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Tenant Eviction: The Do’s and Don’ts

Eviction notice on door of house with brass door knob. Fictitious address, ID, signature and 555 phone number for fictional usage.Achieving success as a landlord necessitates a diverse range of skills, including the ability to effectively navigate the process of tenant eviction by understanding the appropriate timing and methodology. Having a comprehensive understanding of the reasons for evicting a tenant is crucial for landlords to fulfill their responsibilities and adhere to the law. This knowledge not only ensures that tenant rights are safeguarded but also promotes a harmonious relationship between landlords and tenants.

Understanding Just Cause

It is important for property owners to understand that eviction is a legal procedure that necessitates obtaining a court order to lawfully remove a tenant from their property. Having a clear understanding of the legal basis for eviction is essential in order to ensure compliance with the various regulations at the local, state, and federal levels that govern the relationship between landlords and tenants. Evicting a renter without sufficient legal justification can lead to potential legal ramifications, including the imposition of fines or the initiation of lawsuits.

To evict a tenant, you must have what is known as “just cause.” Just cause eviction statutes require that you have a legal justification to evict the tenant, such as nonpayment of rent, property damage, or violation of the lease terms. You cannot evict a tenant unless you have just cause.

Reasons You Can Evict

Nonpayment of rent is one of the most prevalent reasons landlords evict tenants. If your renter fails to pay their rent on time, you can issue them formal notice that they have a set number of days to pay or vacate the property, as required by state law. If the tenant fails to comply, you may file for eviction. Just make sure you respect the conditions of your lease as well as any state and municipal laws that may apply.

Property damage is another typical reason for eviction. If your tenant has caused serious damage to the property that goes beyond regular wear and tear, you can serve them with a written notice requiring them to remedy the damage or depart the property. If the tenant fails to comply, you may file for eviction.

Other reasons for evicting a tenant include breaching other terms of their lease. If your tenant has a pet and your contract prohibits pets, you can issue them formal notice to remove the pet or depart the property. If the tenant fails to comply, you may file for eviction. The same is true for all other lease terms.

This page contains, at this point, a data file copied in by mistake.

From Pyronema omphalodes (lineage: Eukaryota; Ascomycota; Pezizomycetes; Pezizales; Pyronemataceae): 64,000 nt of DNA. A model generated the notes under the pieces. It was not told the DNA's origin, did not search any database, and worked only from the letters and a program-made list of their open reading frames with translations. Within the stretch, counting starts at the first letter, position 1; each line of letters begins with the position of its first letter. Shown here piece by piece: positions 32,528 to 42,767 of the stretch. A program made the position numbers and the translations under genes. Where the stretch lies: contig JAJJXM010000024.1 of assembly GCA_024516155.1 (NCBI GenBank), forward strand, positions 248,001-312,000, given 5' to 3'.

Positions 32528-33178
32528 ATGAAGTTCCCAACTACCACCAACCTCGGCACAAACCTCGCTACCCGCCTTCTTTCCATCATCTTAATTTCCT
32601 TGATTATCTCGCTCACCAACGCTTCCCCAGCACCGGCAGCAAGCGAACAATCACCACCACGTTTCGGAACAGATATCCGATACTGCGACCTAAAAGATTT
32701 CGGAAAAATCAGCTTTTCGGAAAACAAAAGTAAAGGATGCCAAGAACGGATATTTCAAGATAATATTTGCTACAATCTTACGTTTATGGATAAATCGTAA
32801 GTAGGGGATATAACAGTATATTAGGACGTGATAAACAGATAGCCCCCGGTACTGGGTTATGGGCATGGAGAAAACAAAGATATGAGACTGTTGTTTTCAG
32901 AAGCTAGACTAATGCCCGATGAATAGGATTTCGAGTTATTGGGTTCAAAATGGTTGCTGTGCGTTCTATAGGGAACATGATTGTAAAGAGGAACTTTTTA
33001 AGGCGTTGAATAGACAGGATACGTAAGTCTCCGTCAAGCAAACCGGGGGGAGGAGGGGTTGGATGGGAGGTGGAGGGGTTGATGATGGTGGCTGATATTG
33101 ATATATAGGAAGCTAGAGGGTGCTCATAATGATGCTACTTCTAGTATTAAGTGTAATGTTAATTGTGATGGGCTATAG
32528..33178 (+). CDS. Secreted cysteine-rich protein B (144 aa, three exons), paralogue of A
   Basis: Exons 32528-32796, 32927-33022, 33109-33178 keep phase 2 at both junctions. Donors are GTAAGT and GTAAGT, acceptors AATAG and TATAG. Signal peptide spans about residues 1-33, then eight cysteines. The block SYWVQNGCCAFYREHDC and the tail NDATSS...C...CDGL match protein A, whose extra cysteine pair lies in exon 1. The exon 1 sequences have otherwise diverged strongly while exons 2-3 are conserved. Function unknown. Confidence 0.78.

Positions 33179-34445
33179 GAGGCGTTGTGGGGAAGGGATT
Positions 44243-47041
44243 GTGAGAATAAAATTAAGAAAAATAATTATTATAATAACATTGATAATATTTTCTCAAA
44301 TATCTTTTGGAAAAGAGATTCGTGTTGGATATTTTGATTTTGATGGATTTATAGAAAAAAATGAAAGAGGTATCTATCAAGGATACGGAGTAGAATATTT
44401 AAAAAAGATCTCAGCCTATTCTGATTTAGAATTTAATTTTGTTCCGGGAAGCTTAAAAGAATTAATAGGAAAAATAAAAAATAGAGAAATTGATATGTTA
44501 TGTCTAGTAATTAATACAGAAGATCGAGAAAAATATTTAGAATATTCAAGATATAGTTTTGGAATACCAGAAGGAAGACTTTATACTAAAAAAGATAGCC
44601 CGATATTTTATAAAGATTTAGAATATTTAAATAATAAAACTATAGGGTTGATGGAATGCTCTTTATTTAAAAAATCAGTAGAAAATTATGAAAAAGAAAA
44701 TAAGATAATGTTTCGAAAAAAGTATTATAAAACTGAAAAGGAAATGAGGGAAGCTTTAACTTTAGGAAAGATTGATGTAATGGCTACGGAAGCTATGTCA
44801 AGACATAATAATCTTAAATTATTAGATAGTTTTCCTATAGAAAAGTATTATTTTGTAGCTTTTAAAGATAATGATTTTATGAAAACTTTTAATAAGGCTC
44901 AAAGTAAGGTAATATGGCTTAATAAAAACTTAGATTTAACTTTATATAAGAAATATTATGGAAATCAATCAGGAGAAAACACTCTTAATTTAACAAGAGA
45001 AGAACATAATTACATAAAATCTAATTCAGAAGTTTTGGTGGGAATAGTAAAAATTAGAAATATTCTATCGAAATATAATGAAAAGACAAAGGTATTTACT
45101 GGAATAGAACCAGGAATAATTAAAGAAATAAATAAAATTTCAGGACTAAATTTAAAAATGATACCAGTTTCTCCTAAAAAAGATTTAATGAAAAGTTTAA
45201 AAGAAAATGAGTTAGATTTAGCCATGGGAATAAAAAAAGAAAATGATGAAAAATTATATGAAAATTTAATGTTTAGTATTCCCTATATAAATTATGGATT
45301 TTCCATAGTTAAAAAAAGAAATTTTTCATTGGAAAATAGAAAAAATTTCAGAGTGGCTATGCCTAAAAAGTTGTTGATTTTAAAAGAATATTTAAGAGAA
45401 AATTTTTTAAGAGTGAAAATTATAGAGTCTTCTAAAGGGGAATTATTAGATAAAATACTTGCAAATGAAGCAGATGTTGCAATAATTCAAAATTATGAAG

Reasons You Cannot Evict

Even if a renter has done something that would seem to warrant eviction, there are a few more reasons why you can’t evict. For example, you cannot remove a tenant because they have requested that you make repairs to the property or have complained about the rental unit’s circumstances. Furthermore, you cannot evict a tenant because of their race, color, religion, national origin, gender, familial situation, or disability. These protected classifications cannot lawfully be used as the reason for an eviction, and attempting to do so may result in a discrimination lawsuit.

Carrying Out an Eviction

If you find yourself in the position of having to evict a tenant, there are a few procedures you must follow. First, you must provide the tenant a written notice stating the grounds for the eviction as well as the date by which they must vacate the property. The next step is to file an eviction petition with the court and have the tenant served. If the tenant fails to appear for their court date, you may be able to secure a default judgment in your favor. Finally, if the tenant still refuses to evacuate the premises, you might have the legal authority in your area remove them.

Evicting a tenant can be a challenging task, but it is an essential step that must be taken in certain circumstances. By gaining a comprehensive understanding of the reasons behind both permissible and impermissible eviction of a tenant, along with a thorough comprehension of the various stages encompassing the eviction procedure, you will effectively mitigate potential legal liabilities while fostering an equitable and considerate residential atmosphere for all relevant stakeholders.


If you find yourself in a precarious eviction predicament, it would be prudent to seek guidance from a seasoned property management specialist for invaluable insights and recommendations. Contact your nearby Real Property Management office to get in touch with a knowledgeable and experienced rental property professional in your locality. Don’t delay, reach out today!

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